Smoky Mountain approves management agreement, Western Highlands to consider it tomorrow

Smoky Mountain approves management agreement, Western Highlands to consider it tomorrow-attachment0

Board members from both Smoky Mountain Center and Western Highlands Network used the phrase “smooth transition” throughout a meeting held earlier this afternoon — an indication that both entities want another two-word expression they used frequently to come true at Western Highland’s meeting tomorrow morning: “seamless process.”

To do this, Western Highlands will need to approve the management agreement that was unanimously adopted by the Waynesville-based managed care organization this evening. The legal document acts as the first step in an eventual merger between the two managed care organizations, which provide mental health, substance abuse and developmental disability services in Western North Carolina.

However, a late afternoon meeting of Smoky Mountain board members reveals that those aforementioned phrases may foreshadow the actions Western Highlands will likely take in less than 24 hours.

“It was planful that Western has a specially called meeting tomorrow morning,” Smoky Mountain Chief Executive Officer Brian Ingaham says, addressing Smoky Mountain board members. “We really want [Western] to follow on the heels of our endorsement of this.”  Looking at Western Highlands interim CEO Charlie Schoenheit, Ingaham adds, “That’s our plan. Then we ship it off to the state and, really, move ahead very firmly.” The document will be effective upon approval from Western Highlands.

The partnership with Smoky Mountain comes nearly a year after a 10-page report revealed Western Highland’s multi-million debt last July. The almost $3 million shortfall ultimately resulted in the loss of Western Highlands’ Medicaid contract with the state. Consequently, the Asheville-based organization underwent a series of changes — from restructuring its budget to restructuring its administration. But in April, the board reached a unanimous decision to partner with Smoky Mountain Center, citing the importance of having a presence in Western North Carolina.

Smoky Mountain currently provides mental health, substance abuse and developmental disability services to 15 counties. With the addition of Western Highland’s coverage area — Buncombe, Henderson, Madison, Mitchell, Polk, Rutherford, Transylvania and Yancey — Smoky Mountain’s coverage would expand to 23 counties.

However, Ingaham says that the emphasis going forward will be on two specific areas: human resources and the transition from management agreement to merger. In a May 9 memo sent to Western Highlands board members from Human Resources Director Rhonda McKee, McKee writes, “We are in a critical situation with maintaining the staff necessary to continue operations at WHN. We have had seven staff resign since the announcement of the waiver termination.” To meet this challenge, the organization plans to pay its staff a bonus by July 31 or Sept. 30.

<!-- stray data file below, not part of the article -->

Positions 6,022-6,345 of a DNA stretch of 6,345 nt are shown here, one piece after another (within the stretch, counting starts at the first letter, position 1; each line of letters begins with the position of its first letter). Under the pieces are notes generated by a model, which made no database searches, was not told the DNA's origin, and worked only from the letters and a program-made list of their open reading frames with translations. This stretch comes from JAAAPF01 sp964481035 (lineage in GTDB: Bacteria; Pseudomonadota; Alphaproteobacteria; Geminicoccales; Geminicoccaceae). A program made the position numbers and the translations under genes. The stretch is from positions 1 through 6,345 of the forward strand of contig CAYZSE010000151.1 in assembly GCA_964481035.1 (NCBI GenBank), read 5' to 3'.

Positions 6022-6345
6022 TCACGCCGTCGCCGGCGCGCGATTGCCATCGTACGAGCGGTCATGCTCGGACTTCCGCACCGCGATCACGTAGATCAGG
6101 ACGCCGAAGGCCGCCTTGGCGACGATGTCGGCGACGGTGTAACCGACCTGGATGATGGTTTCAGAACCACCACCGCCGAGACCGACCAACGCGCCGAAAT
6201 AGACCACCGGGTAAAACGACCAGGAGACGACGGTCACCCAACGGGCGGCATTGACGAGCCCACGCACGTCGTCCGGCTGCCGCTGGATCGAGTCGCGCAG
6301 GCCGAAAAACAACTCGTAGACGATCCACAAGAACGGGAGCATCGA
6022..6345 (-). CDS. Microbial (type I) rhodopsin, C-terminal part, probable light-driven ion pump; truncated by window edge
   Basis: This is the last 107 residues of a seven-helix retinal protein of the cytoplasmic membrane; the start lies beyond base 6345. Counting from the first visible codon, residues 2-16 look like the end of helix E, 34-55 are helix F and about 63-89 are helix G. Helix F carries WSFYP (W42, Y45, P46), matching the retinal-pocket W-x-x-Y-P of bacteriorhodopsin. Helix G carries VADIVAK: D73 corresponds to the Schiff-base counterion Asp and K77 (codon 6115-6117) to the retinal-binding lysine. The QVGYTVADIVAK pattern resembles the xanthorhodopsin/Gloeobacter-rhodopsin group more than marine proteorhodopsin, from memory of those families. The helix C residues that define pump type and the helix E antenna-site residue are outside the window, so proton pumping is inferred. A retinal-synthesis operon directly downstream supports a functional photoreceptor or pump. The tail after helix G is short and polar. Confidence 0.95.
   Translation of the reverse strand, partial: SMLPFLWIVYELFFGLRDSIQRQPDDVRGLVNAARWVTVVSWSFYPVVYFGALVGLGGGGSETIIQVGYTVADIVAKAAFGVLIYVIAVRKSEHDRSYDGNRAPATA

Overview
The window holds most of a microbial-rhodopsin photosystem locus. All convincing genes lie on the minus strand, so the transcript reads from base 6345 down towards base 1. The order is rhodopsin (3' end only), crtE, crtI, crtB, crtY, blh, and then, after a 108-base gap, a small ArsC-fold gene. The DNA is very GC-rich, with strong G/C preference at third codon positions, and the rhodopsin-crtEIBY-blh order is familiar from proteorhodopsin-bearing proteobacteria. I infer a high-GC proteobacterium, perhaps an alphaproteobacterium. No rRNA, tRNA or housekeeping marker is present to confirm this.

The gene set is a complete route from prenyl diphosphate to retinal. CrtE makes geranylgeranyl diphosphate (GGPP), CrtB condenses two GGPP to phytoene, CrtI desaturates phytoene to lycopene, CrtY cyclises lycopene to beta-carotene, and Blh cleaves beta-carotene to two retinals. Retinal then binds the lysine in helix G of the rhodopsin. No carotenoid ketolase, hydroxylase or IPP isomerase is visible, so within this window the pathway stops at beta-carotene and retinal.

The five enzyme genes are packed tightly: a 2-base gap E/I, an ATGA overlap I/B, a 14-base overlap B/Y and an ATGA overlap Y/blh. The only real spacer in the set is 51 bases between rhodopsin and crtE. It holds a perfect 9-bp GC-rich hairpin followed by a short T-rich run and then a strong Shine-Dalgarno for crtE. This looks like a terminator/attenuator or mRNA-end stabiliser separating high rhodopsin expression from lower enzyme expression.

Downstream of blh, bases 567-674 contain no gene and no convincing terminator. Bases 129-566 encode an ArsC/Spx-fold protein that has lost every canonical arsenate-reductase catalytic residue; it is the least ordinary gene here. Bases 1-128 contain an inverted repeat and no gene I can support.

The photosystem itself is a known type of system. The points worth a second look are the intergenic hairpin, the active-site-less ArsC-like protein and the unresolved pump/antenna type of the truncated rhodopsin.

Originally, July 31 coincided with the termination date of the state contract. However, after Western Highlands submitted a request to the state’s Division of Medical Assistance, the N.C. Department of Health and Human Services has agreed to extend its DMA contract termination date from July 31 to Sept. 30.

Of the nearly 80-page document submitted to the state, Schoenheit says, “It was a difficult process, but I feel pretty good about where we ended up.”

Also as a result of the document that outlined Western Highlands transition with Smoky Mountain, the state approved Western Highlands’ request to enter into an agreement with Smoky. Consequently, the board will provide a weekly transition update to DHHS. However, the organization was denied its request for an additional $400,000. The money was what remained from the nearly $2 million Schoenheit estimates the transition will cost Western Highlands.

In the meantime, Ingraham stresses, the focus will be on what lies ahead, particularly the day after Western Highlands’ contract with the state expires.

“Now we have that stake in a ground for Oct. 1, that becomes very clear. Obviously a lot has to happen between now and then, and that’s what the management agreement is about,” he says, adding, “But there’s going to be another very important agreement: the merger agreement.”

In many ways, this statement at the evening meeting of the Smoky Mountain board echoes the statement he made earlier today at a joint meeting between Smoky Mountain and Western Highlands:

He said, “We’re very intent on getting the management agreement signed, sealed, delivered.”

— Caitlin Byrd can be reached at cbyrd@mountainx.com, or 251-1333, ext.140.

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